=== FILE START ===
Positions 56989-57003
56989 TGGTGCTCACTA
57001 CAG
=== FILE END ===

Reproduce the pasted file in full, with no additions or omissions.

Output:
Positions 56989-57003
56989 TGGTGCTCACTA
57001 CAG